The foundations of any Digital Supply Chain is the real time, end-to-end electronic connectivity of every node and aspect of your Supply Chain. Unless your company is entirely self-sufficient this connectivity requires extensive and exhaustive Supplier Onboarding.
And this onboarding is not restricted to the first tier suppliers with whom you have direct contact. You must connect with second, third, and fourth tier suppliers, many of which you will often never have even heard of before.
And that is an enormous challenge, to say the very least.
Which Suppliers Must be Onboarded?
Simply put, all suppliers must be onboarded through electronic connectivity in order for a Digital Supply Chain to operate accurately and holistically. This includes any suppliers of goods or services.
And by “all suppliers” we mean not just your direct, first tier suppliers. But it also means your supplier’s suppliers, and their suppliers, and then their suppliers. Chances are you don’t likely know, or have even heard of, many of the 2nd tier suppliers in your Supply Chain, let alone the ones below that tier.
That level of supplier connectivity is necessary because we all know that it only takes a problem with one supplier, with one component, with one type of raw material, or with one logistics service provider to stop an entire Supply Chain dead in its tracks. If you need proof of that, look no further than the Covid-19 experience.
Practically speaking however, getting all of those tiers of suppliers on board AND electronically connected AND transparently sharing all of their real time production and inventory information is not likely to happen in our life time.
That doesn’t mean you shouldn’t try. That doesn’t mean it isn’t possible. But it does mean that it is more reasonable to expect that you will need to accept that it may take a long time just to get even your tier one suppliers on board. And that will have to be ok because your Digital Supply Chain strategic implementation requires you to play the long game.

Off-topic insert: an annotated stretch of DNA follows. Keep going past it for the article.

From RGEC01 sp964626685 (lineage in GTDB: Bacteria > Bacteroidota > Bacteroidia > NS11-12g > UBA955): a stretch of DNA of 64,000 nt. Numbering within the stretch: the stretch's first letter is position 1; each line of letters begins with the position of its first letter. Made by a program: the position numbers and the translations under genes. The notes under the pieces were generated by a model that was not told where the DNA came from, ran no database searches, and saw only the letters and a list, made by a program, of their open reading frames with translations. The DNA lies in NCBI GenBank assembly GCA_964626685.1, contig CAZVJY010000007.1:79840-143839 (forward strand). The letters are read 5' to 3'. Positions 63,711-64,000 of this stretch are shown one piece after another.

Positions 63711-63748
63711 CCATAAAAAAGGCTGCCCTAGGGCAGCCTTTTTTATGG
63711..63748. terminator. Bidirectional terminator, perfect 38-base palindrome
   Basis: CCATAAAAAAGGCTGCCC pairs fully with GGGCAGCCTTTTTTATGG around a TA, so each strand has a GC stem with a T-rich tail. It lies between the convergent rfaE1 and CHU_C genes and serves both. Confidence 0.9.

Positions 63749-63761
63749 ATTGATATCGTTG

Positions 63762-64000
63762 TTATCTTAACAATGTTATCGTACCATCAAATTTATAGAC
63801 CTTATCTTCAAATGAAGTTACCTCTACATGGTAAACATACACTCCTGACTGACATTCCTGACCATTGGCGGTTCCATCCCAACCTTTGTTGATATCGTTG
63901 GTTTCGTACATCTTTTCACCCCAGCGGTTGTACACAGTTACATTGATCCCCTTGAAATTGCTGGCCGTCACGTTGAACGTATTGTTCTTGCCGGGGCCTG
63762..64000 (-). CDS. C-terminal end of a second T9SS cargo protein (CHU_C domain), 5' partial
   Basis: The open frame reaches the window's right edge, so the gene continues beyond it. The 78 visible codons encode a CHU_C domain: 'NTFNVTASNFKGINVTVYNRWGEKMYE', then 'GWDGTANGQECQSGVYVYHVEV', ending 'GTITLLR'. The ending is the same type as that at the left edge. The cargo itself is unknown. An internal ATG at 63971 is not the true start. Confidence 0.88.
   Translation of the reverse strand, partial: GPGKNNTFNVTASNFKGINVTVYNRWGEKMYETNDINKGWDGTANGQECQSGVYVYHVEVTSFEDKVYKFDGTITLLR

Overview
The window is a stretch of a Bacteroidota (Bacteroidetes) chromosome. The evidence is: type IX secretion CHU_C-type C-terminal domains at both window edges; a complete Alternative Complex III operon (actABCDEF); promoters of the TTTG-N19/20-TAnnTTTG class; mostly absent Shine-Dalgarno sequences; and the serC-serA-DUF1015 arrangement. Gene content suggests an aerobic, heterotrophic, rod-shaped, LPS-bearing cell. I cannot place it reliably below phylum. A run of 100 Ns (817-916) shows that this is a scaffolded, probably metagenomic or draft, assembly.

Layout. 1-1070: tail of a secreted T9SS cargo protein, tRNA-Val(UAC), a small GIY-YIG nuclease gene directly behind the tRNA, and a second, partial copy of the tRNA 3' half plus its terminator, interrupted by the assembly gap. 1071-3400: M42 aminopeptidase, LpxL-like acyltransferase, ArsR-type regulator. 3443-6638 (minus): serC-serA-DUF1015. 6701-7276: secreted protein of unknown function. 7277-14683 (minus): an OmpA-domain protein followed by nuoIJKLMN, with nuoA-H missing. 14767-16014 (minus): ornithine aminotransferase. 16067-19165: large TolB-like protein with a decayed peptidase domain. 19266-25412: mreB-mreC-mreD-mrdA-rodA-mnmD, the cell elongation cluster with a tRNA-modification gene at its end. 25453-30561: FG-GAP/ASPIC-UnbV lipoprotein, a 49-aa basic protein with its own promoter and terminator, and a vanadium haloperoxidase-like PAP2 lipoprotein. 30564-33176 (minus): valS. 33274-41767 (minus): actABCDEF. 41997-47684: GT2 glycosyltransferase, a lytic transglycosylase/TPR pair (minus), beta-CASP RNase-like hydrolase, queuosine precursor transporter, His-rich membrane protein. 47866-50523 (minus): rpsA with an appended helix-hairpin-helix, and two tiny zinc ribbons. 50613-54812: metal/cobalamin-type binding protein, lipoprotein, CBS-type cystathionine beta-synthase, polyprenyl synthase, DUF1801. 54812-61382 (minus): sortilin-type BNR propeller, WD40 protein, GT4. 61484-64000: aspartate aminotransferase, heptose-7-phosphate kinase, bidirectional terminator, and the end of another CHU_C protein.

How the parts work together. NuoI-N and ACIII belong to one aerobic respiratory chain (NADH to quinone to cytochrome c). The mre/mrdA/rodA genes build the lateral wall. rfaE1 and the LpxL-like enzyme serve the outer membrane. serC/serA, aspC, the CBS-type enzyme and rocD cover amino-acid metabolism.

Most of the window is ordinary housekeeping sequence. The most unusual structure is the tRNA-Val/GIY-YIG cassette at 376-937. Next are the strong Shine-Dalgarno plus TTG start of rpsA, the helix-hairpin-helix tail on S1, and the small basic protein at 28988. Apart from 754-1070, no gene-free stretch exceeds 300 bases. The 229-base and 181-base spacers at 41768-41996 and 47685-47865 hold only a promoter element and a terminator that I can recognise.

Why is getting all of these suppliers on board and up and running so difficult?
Challenges and Headwinds
There are many reasons that you will find that supplier onboarding is going to be difficult, to not only get their real time information electronic connected but to get them transparently transferred instantaneously.
1. Lack of Visibility
You know the names and contact information of your first tier suppliers because you deal with them directly. You are unlikely to know the names of any of your second tier suppliers and below unless their names have come up due to prior issues and you have a need to know.
This lack of visibility is because historically there was little reason for you to know as you were reliant on your first tier suppliers to run their Supply Chains independently. Further those first tier suppliers may protect those supplier connections due to competitive or other proprietary reasons.
2. Your Supplier is the 500 pound Gorilla
The reality is that most companies deal with suppliers that are bigger than they are. These suppliers may have global brand name recognition, global reach and enormous revenues.
For smaller customers they are usually unable to dictate any terms or requirements to these large suppliers. The suppliers tell their smaller customers what the operating terms will be and the small customers must either accept those terms or take their business elsewhere.
Even for such an enlightened cause as the creation of digital connectivity, these suppliers will decide how or if they want to participate.
3. Intellectual Property
Depending on the nature of the goods that your suppliers are providing, they may have intellectual property in both their own and their supplier’s manufacturing and fabrication processes.
Disclosure of their suppliers, let alone the detailed operating information within those operations, may compromise their control over that intellectual property.
Like you, your first tier suppliers have invested a tremendous amount of time and money in creating and cultivating their supplier networks. In doing so they have established a level of competitiveness (eg. cost, technology, capabilities, speed) that allow them to successfully go to market.
Disclosure of that level of information and connectivity may be viewed as compromising that work, and that form of intellectual property.
5. Cost and Resource
Certainly once you get into the 3rd and 4th tiers of your supply chain you can get down to some pretty small suppliers working in less regulated conditions in undeveloped geographies and environments.
These companies may not have the resources, the money or the aptitude to enable the level of technological connectivity that you are looking for. But the mere fact that you discover this level of vulnerability in your supply chain does enable you to take steps to take actions to reduce this risk.